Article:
If you’re considering quitting smoking – congratulations! It’s a big decision, and one of the most important choices that you can make for your health. You may have heard that some people who quit smoking gain weight. While it may be common, it’s not inevitable. The more you know about why it happens, the better equipped you are to avoid it.
Why do we gain when we quit?
There are a few possible reasons: Your sense of taste and smell usually become sharper, which may cause an increase in appetite. Some people seek comfort in unhealthy foods to help suppress nicotine cravings, and the stress of withdrawal may cause you to overindulge.
Remember to satisfy your basic daily nutritional needs whether you have recently quit or not. If you’re concerned about gaining weight, make sure that the majority of the food you eat comes from vegetables, fruits, whole grains, proteins, and healthy, natural sources of fat, such as avocado or olive oil (and as few as possible from trans-fats and simple sugars). You may want to consult a nutritionist or other health professional to advise you about your diet.
The right snack foods can help you deal with nicotine cravings after you’ve quit smoking, so stock up and consider carrying them with you when you leave your home. Take small bags of trail mix, celery sticks, apple slices, or another nutritious snack with you. Having these readily available will help you avoid junk food and cigarettes.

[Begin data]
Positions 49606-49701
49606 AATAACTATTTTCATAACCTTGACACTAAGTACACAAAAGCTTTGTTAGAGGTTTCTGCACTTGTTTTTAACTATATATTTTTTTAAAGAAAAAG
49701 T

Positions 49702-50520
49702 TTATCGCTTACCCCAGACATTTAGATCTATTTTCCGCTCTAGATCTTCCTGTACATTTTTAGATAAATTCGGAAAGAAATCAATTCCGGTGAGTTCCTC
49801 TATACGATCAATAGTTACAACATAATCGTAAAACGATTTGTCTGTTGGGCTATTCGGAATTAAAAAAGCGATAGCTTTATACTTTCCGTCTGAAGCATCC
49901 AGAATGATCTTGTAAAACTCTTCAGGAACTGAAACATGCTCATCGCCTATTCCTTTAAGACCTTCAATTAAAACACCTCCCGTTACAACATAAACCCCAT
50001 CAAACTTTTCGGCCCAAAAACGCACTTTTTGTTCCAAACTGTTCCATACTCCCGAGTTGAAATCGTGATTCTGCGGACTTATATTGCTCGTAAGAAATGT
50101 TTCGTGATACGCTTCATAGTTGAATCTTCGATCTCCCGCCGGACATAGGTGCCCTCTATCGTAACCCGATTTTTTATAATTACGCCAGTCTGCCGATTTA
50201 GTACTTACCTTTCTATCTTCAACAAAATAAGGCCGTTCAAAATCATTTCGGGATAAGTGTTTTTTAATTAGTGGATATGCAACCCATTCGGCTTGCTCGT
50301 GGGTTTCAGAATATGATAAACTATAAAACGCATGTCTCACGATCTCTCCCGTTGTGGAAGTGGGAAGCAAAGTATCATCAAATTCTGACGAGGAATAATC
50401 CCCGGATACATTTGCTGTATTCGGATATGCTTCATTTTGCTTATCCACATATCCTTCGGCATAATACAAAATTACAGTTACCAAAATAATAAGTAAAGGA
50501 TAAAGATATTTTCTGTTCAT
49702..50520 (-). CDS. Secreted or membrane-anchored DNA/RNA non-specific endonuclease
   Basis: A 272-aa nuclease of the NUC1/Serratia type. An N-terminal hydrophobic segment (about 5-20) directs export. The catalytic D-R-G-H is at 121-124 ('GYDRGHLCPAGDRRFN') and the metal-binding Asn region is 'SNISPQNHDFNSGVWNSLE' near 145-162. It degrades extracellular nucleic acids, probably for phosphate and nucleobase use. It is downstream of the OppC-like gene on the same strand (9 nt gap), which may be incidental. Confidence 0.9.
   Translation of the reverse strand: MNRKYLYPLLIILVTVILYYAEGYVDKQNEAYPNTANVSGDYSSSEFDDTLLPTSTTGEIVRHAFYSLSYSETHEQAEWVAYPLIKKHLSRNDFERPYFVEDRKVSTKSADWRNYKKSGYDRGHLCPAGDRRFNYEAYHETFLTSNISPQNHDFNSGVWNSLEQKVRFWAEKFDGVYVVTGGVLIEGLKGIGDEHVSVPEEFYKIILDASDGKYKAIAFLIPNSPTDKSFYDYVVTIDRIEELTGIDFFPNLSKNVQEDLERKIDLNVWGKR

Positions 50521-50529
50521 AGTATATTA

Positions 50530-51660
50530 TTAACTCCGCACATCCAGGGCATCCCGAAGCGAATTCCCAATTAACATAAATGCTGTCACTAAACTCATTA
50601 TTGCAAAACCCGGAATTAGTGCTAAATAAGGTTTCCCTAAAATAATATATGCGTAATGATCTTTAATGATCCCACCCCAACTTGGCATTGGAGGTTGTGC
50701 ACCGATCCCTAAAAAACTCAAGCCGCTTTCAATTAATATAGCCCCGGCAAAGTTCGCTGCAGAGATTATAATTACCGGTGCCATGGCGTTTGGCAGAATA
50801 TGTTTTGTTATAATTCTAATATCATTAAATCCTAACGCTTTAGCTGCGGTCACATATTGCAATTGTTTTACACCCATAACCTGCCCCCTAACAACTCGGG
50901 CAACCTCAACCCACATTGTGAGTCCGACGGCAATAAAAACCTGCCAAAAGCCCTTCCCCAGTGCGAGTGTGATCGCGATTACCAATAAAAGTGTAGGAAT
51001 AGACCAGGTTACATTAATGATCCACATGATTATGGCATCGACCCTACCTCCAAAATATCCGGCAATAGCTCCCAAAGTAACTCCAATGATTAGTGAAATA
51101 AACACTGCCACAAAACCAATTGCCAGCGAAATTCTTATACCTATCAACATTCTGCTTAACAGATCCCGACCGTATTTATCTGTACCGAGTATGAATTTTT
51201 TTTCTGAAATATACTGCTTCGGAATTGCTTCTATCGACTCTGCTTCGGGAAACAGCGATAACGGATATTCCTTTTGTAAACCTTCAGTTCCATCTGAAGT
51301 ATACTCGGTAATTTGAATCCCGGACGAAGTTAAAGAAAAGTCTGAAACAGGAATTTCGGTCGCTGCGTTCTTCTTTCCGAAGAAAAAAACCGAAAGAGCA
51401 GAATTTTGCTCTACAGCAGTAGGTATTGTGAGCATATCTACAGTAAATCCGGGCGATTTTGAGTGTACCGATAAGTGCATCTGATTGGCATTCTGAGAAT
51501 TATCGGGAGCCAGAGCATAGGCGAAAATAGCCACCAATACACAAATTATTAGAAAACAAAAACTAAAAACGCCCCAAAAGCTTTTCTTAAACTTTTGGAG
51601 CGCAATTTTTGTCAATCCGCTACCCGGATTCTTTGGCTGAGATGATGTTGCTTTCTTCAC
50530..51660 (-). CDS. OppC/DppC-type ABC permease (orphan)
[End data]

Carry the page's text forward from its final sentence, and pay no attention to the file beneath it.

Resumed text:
Exercise is an important step to maintaining good health and getting through nicotine withdrawal. It may help keep your weight under control and help reduce cravings. If you’re not currently exercising regularly, start slowly and work up to exercising several times a week. It’s important to try to have fun while you’re exercising, so pick an activity you already doing like, playing tennis, swimming, or bike riding. Over time you may find that your body craves physical activity just as it craved nicotine.
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Smoking. National Cancer Institute.
Quit Smoking Timeline. Healthline.com.